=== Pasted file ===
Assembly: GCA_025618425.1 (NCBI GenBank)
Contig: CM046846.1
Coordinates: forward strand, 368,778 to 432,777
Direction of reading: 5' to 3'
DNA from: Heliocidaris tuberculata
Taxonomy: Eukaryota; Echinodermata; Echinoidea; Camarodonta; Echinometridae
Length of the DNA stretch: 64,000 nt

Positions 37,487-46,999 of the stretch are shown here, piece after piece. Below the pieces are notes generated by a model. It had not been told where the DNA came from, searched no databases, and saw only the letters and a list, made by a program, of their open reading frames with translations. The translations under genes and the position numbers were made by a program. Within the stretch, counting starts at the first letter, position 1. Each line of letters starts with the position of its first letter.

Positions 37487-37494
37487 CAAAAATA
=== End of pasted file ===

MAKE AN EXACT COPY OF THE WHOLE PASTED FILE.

Assembly: GCA_025618425.1 (NCBI GenBank)
Contig: CM046846.1
Coordinates: forward strand, 368,778 to 432,777
Direction of reading: 5' to 3'
DNA from: Heliocidaris tuberculata
Taxonomy: Eukaryota; Echinodermata; Echinoidea; Camarodonta; Echinometridae
Length of the DNA stretch: 64,000 nt

Positions 37,487-46,999 of the stretch are shown here, piece after piece. Below the pieces are notes generated by a model. It had not been told where the DNA came from, searched no databases, and saw only the letters and a list, made by a program, of their open reading frames with translations. The translations under genes and the position numbers were made by a program. Within the stretch, counting starts at the first letter, position 1. Each line of letters starts with the position of its first letter.

Positions 37487-37494
37487 CAAAAATA